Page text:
After Officer Darren Wilson shot and killed Michael Brown in Ferguson, Missouri on August 9, protests erupted in the streets, as residents demanded that Wilson face criminal charges. Over the past three months, that process has been underway as a grand jury has been hearing evidence on the case and deciding whether to indict Wilson. It is expected to reach a decision any day now.

No one knows whether Wilson will be indicted. But if the grand jury decides that there is not enough evidence to indict, there will be new protests, potentially violent ones. Missouri officials are trying to prevent that from happening. On Tuesday, Governor Jay Nixon explained that no violence would be allowed and that, if necessary, he would call in the National Guard to keep the peace. "This is America. People have the right to express views and grievances, but they do not have the right to put fellow citizens and property at risk," he said. "Violence will not be tolerated."

Ferguson residents are preparing for the worst. At Salon, Joanna Rothkopf reports that gun sales at a nearby shooting range were up 40-50 percent last week and one Ferguson insurance broker told CNN that he brings an extra gun to work in case he is trapped and has "to have a John Wayne shootout." Ferguson cops are readying themselves as well, purchasing thousands of dollars worth of riot gear, pepper spray and rubber bullets.

Why does everyone—Governor Nixon, Ferguson residents and cops—seem prepared for further protests if the grand jury's decision is unknown? That's because a Washington Post investigation and the release of an autopsy report from the county medical examiner's office all point towards Wilson not being indicted. The Post, for instance, reported that “seven or eight African American eyewitnesses have provided testimony consistent with Wilson’s account, but none of them have spoken publicly out of fear for their safety.” This isn’t all the evidence, of course, and the grand jury could still indict Wilson. But the leaks in the case have Missouri officials and Ferguson residents preparing for no criminal charges.

From what we know, the evidence in the case is very murky. Eyewitness accounts vary and the autopsies don't offer definitive proof about what happened that August day. We may never know. If Wilson isn't indicted, many people may look at this evidence and believe that the grand jury made the correct decision. But for many Ferguson residents, the evidence—and the criminal justice system as a whole—has lost all credibility. The system has been too racist, for far too long, for them to believe that it would handle the Michael Brown case fairly. They have no faith that Robert McCulloch, the lead prosecutor, will impartially present the evidence, given the fact that his father, a cop, was shot and killed by an African-American. Ferguson residents became even more suspicious of the case after the leaks to the Post, which even the Department of Justice condemned, saying "There seems to be an inappropriate effort to influence public opinion about this case.”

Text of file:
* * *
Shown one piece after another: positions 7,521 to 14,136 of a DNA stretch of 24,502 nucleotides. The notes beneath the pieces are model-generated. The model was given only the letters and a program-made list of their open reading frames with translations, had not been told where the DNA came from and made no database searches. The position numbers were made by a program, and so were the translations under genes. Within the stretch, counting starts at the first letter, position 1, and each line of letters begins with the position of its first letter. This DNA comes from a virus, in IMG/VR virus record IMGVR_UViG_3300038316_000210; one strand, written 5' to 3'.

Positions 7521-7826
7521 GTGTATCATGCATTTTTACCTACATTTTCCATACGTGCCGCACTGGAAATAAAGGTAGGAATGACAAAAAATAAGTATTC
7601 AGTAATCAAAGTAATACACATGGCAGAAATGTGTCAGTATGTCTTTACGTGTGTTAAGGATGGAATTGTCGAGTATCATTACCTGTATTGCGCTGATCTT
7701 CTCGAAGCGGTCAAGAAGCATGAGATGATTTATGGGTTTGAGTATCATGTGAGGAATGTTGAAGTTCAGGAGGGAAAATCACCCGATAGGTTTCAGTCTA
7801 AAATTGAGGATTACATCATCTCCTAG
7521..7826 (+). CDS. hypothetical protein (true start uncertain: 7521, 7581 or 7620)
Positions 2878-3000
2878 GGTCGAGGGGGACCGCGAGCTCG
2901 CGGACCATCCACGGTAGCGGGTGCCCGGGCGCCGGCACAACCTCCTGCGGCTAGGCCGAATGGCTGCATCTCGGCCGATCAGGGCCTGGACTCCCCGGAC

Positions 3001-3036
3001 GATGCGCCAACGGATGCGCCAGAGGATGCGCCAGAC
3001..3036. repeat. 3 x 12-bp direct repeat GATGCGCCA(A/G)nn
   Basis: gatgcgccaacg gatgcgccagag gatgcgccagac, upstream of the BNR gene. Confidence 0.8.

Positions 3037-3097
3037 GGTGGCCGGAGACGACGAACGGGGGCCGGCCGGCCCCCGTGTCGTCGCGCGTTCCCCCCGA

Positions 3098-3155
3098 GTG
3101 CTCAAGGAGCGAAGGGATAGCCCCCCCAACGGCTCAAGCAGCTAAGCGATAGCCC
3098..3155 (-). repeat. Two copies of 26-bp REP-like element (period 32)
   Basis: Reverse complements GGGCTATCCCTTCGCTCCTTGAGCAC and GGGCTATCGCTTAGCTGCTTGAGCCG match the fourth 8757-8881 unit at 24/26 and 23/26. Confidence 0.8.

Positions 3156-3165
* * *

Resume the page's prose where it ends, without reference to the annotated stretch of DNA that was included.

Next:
There is, of course, never an excuse for violence and if Ferguson residents are upset at the grand jury’s decision, they should express their feelings peacefully. But it's hard not to sympathize with them if Wilson faces no charges. Why would they have confidence that the system worked, given everything that has happened? Why should any of us? In the end, all we have is the evidence to go on. But if the outcome of this case leaves you with more questions than answers—and a deep-seated anger at the system as a whole—you won't be alone.

Danny Vinik

News from Tuesday:

CLIMATE: The U.S. and China have announced a historic deal to fight climate change by limiting both countries' emissions. For the first time, China has said its emissions will peak by 2030. Rebecca Leber explains what the deal means at QED.

TRADE: U.S. and China agreed to cut tariffs on technology products during the Asia-Pacific Economic Cooperation near Beijing. (Mark Landler, New York Times)

Articles worth reading:

Bishops in charge of health care: Catholic-sponsored hospitals in the U.S. increased 16 percent from 2001-2011, even as the number of overall hospitals has declined. Nina Martin writes how this has worrisome implications for maternity care and reproductive health. (ProPublica)

Did voter suppression determine some elections last week? Catherine Rampell says it’s too early to know for sure, but it seems likely. (Washington Post)

Taxes: Obama did not fight to extend the payroll tax cut at the end of 2012. And it may have hurt Democrats in the midterms. (Zachary Goldfarb, Wonkblog)

Long Read of the Day: Paige Williams takes us to Alabama, where a judge can override a jury, even on the death penalty. (New Yorker)

Dark humor: Daphne Merkin reflects on the four decades she’s spent in therapy—including a period where she felt the need to entertain her therapists. (New York Times)

What we’re watching:

We’ll keep our eyes on Ferguson, but for now the big news is that U.S.-China climate deal. QED will have full coverage.

 At QED:

As the dust settles post-midterms, Alec MacGillis points out that the NRA was not one of the election’s winners. Danny Vinik is already looking ahead to 2016 and sees three potential candidates who may challenge Hillary Clinton for the Democratic nomination. Jonathan Cohn breaks down the numbers, state by state, to show how a Supreme Court ruling against Obamacare would affect people’s premiums—and the number of people without coverage. In a piece for the magazine, Rebecca Traister writes about abortion and about choosing between women and their fetuses.

Clips compiled by Claire Groden and Naomi Shavin.